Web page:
Lauvao sustains injury
CLEVELAND – It’s never a good sign to see someone driving a cart on a football field, unless it’s carrying beverages on a hot sunny day.
The cart that arrived on the Browns’ practice field Monday brought no relief. If anything, it might have carried off some distressing news that could impact the offense.
Starting right guard Shaun Lauvao went to the ground during a one-on-one pass protection drill with defensive tackle Phil Taylor late in the practice. He was taken from the field on the cart.
Coach Rob Chudzinski had no details when he addressed reporters shortly after the incident. He was in wait-and-see mode.
“We’ll have to see what the injury is,” Chudzinski said. “(Jason) Pinkston has been working there. We have some young guys that we need to get some work during the course of these preseason games.”
The Browns are fortunate in having depth on the offensive line, but Lauvao’s injury would hurt the cause nonetheless. The only guards with starting experience are Lauvao, John Greco and Pinkston. Greco has been working with the first team on the left side, with Pinkston backing up on both sides and getting some reps with the first team.
Ryan Miller, who appeared in eight games last season as a rookie, suffered what could be a season-ending head injury earlier in camp. He was practicing at tackle but could have been a candidate to move to guard.
Pinkston suddenly becomes a focal point if Lauvao is out for an extended period of time. He started all 16 games at left guard in his rookie year of 2011 and the first six of last season before going down with a blood clot in a lung.
“We still have a few weeks before we actually play,” Pinkston said. “I have some things I can work on. There’s enough time for me to get that accomplished before we play Miami.”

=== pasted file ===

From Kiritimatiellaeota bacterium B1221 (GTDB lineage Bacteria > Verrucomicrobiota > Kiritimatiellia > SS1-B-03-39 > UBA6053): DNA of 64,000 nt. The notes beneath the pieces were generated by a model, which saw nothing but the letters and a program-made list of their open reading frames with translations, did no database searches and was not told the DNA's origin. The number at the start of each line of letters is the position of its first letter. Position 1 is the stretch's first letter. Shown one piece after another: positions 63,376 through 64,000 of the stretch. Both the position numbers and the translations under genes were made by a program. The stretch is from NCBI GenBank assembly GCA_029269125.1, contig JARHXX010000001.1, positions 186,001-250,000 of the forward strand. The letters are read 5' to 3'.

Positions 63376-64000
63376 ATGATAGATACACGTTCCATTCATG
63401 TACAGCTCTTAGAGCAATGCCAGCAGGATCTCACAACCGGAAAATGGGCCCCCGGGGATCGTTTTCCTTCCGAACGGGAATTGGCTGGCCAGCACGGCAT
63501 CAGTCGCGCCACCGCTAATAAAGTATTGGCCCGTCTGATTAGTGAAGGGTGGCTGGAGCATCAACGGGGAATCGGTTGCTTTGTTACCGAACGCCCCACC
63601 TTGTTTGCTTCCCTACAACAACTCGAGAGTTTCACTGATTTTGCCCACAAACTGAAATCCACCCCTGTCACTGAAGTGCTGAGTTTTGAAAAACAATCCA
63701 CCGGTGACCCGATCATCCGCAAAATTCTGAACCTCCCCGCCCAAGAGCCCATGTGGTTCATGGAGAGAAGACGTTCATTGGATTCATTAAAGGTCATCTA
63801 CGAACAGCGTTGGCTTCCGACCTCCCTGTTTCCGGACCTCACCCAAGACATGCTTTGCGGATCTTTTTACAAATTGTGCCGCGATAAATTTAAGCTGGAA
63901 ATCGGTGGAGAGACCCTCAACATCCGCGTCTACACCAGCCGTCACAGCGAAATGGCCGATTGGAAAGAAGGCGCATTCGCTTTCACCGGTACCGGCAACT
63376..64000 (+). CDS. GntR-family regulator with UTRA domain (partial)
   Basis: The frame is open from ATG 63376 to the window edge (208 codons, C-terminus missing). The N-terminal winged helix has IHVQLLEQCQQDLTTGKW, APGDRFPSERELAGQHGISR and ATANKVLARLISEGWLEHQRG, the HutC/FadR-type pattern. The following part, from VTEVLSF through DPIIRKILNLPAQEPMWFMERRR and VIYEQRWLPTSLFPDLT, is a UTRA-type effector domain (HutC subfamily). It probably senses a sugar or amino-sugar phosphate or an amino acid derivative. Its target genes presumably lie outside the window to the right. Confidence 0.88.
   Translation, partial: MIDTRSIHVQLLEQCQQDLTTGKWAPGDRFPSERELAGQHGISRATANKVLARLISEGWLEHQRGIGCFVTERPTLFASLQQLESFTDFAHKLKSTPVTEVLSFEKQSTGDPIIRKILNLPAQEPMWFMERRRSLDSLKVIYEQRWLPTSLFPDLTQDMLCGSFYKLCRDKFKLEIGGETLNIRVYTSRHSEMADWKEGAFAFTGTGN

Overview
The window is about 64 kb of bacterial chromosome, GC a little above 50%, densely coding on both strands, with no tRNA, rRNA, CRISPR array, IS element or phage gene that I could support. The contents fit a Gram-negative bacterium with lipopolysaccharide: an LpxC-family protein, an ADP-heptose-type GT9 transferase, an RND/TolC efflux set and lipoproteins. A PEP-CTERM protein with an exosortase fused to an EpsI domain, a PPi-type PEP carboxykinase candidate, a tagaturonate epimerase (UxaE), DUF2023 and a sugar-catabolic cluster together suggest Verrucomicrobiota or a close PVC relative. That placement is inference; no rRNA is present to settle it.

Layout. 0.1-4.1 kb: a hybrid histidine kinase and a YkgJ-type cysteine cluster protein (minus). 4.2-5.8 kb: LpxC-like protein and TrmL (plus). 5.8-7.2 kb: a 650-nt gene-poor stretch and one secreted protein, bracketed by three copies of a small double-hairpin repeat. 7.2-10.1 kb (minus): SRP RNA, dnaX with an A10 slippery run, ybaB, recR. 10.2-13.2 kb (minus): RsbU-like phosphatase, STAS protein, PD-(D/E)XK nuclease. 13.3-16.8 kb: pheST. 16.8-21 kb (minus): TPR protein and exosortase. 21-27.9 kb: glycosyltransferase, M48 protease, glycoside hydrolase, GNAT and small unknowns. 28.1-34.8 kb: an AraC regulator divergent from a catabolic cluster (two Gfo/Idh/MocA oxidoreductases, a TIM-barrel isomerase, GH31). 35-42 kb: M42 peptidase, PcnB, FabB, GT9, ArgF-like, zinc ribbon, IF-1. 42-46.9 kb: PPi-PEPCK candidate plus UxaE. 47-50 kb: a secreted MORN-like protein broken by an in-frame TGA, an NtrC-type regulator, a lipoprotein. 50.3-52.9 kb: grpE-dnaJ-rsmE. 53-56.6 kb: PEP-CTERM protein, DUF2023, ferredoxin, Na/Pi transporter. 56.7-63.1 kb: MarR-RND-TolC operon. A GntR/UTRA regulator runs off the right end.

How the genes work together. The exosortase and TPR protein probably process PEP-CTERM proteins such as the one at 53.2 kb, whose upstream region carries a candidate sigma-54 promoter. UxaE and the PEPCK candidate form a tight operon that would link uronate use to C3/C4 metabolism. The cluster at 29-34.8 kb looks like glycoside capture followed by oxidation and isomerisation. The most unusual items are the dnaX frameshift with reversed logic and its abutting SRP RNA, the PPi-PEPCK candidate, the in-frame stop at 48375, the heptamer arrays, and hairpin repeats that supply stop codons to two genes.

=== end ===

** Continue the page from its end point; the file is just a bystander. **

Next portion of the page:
There was concern Pinkston might not return this season because of the seriousness of the illness. He noticed that he was feeling less than 100 percent and had lost weight early last season. He played in week six against the Bengals but began coughing up blood. The blood clot was diagnosed the next week.
“I remember knowing something was really wrong,” said Pinkston of his feeling during the game against the Bengals. “I wasn’t sure what it was, but I was happy because we had just beaten Cincinnati.”
Not even Pinkston is sure if he’s back to where he was at physically before the blood clot.
“I’m still getting there,” Pinkston said. “I still have a long way to go. I’ve been out of the game for six or seven months. It’s still going to take some time getting used to.”
Pinkston is more comfortable on the left side, which is where Greco seems to have found a home.
“I’m not used to having my right hand down, but as I do it more I’m starting to get better with some things,” Pinkston said. “It’s going to be work.”
Greco is taking a cautious approach. He would seem to be more adaptable to a change of sides.
“The coaches will make it work,” Greco said. “They’ll shuffle guys around if they need to. Hopefully Shaun is OK.”